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Name: Terry D Hunter
Status: Other
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Question:
The Arab oil embargo of 1973 stimulated an energy crises mentality among us Today (1994), the popular notion of an energy crises is all but gone. What are your thoughts about energy supplies and demands for the short term and long term?



Replies:
My thoughts agree somewhat with your statement regarding what seems like some complacency regarding energy supplies with most people. I do see, however an underlying concern about sustained, safe, clean, affordable energy resources. If you consider a major shift by auto makers for smaller, energy efficient automobiles away from the gas guzzlers typical of the early-mid 1970's you can see that a large segment of the population is participating in energy conservation. I see current thinking, whether conscious or sub-conscious, as involving the following issues (and sub-issues):

1. Conservation: Taking those safe, affordable and clean energy supplies and using them most wisely by increasing fuel efficiency and producing smaller cars.
2. Understanding that even with conservation those limited resources will not last much beyond early next century, research focused on producing safe, dependable, affordable and (if possible) renewable energy sources. Naturally if a fuel is cheap, and dependable, but cannot be handled safely or produces deadly waste which could not be easily stored, it will be less attractive and less probable to be used long term as THE energy alternative. I think research is ongoing, but due to some of the complacency you mention, there is not the "push" which this issue deserves. We know necessity is known as the mother of invention, and I see research proceeding more strongly as supplies begin to run short. The current thinking that this is not really a short term but a long term problem is partially fueled by supply and demand fights where production excesses create a situation of "glut" of what is actually in quite short supply. The glut creates a situation where prices are low to encourage consumption, and these low prices again create the sense that there is no current problem.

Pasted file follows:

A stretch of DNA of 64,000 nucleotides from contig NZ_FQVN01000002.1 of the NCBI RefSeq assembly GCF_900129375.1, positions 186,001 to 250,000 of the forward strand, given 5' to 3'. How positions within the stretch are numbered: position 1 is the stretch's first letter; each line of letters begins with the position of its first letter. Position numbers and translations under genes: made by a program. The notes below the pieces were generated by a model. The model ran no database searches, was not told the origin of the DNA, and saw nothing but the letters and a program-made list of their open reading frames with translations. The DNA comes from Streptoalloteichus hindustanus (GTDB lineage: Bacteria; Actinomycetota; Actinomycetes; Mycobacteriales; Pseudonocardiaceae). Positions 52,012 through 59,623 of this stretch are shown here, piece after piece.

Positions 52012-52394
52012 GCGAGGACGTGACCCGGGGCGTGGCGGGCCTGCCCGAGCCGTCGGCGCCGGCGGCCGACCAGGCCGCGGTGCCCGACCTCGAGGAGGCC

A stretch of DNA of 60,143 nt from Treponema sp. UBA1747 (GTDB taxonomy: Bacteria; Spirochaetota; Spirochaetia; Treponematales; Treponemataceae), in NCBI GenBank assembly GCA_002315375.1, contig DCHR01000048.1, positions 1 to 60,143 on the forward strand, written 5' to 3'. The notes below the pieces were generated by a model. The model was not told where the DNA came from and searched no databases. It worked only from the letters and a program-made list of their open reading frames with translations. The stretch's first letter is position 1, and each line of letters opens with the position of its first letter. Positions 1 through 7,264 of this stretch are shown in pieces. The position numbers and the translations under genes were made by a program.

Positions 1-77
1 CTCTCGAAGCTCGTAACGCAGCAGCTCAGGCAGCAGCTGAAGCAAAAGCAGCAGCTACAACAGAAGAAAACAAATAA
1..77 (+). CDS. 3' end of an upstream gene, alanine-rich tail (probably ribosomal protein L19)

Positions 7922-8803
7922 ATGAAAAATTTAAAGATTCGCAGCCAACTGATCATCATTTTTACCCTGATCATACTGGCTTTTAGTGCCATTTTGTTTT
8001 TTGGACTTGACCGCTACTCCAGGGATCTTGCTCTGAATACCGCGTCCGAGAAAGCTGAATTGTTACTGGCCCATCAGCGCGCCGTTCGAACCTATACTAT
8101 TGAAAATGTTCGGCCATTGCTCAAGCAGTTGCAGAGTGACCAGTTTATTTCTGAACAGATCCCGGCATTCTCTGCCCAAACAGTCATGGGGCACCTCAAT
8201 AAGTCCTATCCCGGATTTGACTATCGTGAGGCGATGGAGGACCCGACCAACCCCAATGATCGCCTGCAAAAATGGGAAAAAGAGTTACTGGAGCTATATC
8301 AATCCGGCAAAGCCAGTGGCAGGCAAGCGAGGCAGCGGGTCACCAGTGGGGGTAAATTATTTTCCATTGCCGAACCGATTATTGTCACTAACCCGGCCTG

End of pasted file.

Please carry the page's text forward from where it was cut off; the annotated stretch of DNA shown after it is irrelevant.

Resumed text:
I suspect that in the future as supplies dwindle, the glut will lessen, prices will increase to reflect actual understanding of real (not artificial) supplies and everyone will take more seriously what really is a serious situation. Dealing seriously with this situation to me would mean:

1. A real reliance on energy and environmentally conservative mass transit throughout the world;
2. acceptance of inconvenience in favor of long term wisdom regarding pollution and waste and
3. A push (including funding) for research which will use all renewable energy resources (not those which only fund oil company investors or nuclear plant investors, but ALL promising avenues of energy resources. For example, less attention is given to solar power and its research because very few people have invested heavily into it and therefore fewer people are pushing for its success. Contrast this with the large number of individuals who have financial gain in mind with the success of nuclear power. If politics can be pushed aside in favor of true science, this problem can be seriously and intelligently solved. I welcome discussion.

Rickru


Interest in the problem fluctuates in proportion to oil prices. There are many promising alternatives to current energy supplies, but there is little incentive to switch until oil prices make it cost-effective to do so.

Short term: oil and coal plentiful, demand rising, slowly rising prices.

Long term: utilities will probably substitute nuclear fission and electric vehicles for expensive oil if coal has been banned for its polluting effects. Some use of methanol from coal as a transportation fuel is possible. On the demand side, keep your eyes on the development of energy infrastructure in China, India, and other developing countries - that is where the greatest potential for demand growth lies in the next century.